A phreatic eruption is a hazardous volcanic activity event that includes sporadic ejections of volcanic ash, steam and volcanic gases induced by transient pressure changes in the hydrothermal systems of active volcanoes. These episodic pressure changes are generally induced by injections of volcanic gases into a confined shallow hydrothermal system or by the abrupt boiling of confined overheated geothermal water due to sudden depressurization (Jolly et al. 2014; Narita and Murakami 2018). In general, phreatic eruptions cause less damage than magmatic eruptions, but can occasionally produce destructive hazards such as lahars that wash out infrastructure (e.g., Naranjo et al. 1986). An abrupt eruption can be a potential risk to tourists who are visiting volcanoes for mountaineering in the summer and skiing in the winter.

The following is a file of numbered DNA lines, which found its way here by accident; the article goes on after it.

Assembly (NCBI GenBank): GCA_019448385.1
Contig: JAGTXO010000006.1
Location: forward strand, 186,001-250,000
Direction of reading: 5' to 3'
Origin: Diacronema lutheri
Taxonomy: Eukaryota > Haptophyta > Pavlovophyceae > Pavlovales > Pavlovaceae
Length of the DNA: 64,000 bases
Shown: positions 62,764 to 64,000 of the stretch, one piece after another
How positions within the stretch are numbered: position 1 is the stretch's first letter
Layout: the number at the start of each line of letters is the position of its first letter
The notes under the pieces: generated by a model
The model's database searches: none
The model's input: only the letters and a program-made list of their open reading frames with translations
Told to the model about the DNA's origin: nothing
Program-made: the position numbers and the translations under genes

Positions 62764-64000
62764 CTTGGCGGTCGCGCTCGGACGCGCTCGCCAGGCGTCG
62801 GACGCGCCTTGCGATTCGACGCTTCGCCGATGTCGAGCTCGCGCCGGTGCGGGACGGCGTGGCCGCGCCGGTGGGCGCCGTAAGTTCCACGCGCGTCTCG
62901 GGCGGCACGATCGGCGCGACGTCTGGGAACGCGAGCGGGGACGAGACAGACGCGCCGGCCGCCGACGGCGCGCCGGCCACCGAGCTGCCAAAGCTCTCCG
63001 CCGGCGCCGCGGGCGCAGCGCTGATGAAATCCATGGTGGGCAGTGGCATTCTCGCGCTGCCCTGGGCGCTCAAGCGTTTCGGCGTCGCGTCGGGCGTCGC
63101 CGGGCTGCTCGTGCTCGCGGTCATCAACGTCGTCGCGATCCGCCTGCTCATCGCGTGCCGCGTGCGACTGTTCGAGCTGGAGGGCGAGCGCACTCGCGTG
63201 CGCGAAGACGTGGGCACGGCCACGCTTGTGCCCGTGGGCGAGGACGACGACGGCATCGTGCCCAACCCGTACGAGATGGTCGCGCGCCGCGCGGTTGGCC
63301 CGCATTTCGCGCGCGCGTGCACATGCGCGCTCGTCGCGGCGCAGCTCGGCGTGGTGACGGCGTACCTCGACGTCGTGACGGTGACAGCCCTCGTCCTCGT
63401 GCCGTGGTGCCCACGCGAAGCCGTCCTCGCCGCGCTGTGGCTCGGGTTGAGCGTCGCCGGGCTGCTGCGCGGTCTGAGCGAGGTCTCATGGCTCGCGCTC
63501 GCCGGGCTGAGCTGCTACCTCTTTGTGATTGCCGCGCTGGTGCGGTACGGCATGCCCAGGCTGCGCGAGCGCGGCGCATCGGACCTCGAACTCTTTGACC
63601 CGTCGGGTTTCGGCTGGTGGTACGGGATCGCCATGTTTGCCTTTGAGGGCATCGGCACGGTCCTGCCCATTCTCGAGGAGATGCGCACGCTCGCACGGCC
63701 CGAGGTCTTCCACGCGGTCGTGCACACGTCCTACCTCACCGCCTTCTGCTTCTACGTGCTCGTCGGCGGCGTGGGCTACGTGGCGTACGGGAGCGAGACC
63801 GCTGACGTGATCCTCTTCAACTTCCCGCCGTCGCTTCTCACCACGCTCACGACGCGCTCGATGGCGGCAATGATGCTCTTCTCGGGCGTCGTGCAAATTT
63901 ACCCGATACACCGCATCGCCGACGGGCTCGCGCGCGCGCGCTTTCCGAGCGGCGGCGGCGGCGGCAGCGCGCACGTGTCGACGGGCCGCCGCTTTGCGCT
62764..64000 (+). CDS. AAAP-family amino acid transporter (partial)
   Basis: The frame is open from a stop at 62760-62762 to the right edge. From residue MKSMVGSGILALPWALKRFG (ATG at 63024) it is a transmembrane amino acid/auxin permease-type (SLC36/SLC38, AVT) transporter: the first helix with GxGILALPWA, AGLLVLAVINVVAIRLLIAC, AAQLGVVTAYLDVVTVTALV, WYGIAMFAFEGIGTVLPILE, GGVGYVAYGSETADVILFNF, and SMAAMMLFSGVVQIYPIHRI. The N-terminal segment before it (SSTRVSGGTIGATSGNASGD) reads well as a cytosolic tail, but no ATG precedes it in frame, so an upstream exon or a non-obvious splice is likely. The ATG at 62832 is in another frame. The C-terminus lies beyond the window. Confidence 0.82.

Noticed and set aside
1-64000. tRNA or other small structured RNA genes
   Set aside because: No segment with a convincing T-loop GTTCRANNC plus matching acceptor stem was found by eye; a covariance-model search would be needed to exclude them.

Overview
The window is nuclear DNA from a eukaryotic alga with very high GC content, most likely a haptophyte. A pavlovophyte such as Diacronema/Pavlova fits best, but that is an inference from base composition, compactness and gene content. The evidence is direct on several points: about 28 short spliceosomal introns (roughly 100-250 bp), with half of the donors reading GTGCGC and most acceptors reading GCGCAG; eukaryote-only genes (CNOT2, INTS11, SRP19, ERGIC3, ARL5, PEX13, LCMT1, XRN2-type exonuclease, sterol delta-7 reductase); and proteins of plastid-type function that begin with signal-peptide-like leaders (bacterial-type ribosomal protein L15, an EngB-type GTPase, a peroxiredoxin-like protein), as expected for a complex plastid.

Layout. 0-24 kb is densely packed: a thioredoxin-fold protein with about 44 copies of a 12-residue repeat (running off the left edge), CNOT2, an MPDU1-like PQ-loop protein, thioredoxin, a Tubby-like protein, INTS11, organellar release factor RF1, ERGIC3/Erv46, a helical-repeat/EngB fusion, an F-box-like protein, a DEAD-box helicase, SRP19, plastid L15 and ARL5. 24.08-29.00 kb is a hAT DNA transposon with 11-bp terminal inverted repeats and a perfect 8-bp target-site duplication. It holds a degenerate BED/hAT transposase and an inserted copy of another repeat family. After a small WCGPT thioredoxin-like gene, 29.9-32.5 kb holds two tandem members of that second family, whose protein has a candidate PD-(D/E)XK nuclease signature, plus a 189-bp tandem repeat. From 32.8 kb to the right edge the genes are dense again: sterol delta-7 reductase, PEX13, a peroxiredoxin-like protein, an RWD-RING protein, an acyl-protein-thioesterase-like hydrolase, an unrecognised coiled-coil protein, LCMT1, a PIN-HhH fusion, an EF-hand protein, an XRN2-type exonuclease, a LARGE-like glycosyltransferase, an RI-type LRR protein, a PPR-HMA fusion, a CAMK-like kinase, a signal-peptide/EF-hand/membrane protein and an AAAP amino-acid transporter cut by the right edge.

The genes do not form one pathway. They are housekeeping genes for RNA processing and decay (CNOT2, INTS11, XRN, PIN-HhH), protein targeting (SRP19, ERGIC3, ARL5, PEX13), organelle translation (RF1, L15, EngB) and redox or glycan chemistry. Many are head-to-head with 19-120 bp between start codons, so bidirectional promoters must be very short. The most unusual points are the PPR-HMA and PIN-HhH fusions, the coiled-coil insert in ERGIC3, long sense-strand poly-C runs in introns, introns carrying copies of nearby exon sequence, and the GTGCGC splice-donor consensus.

Ground deformation of active volcanoes is usually helpful for interpreting the physical processes of volcanic activity; however, most of ground deformation associated with phreatic eruptions is characterized as small and localized ones with a sudden onset. These characteristics hinder the detection of plausible deformation signals prior to phreatic eruptions due to sparse observation networks or limited measurement accuracy. Recently, satellite synthetic aperture radar (SAR) data have allowed us to identify displacement fields with high spatial resolution without ground-based instruments. Several studies have successfully detected coeruptive deformation associated with phreatic eruptions using satellite SAR data (e.g., Hamling 2017; Doke et al. 2018; Narita and Murakami 2018). If precursors of phreatic eruptions, such as overpressure in shallow hydrothermal systems, persist for a long time, satellite SAR data can identify the precursory deformation signals of a phreatic eruption (Kobayashi et al. 2018).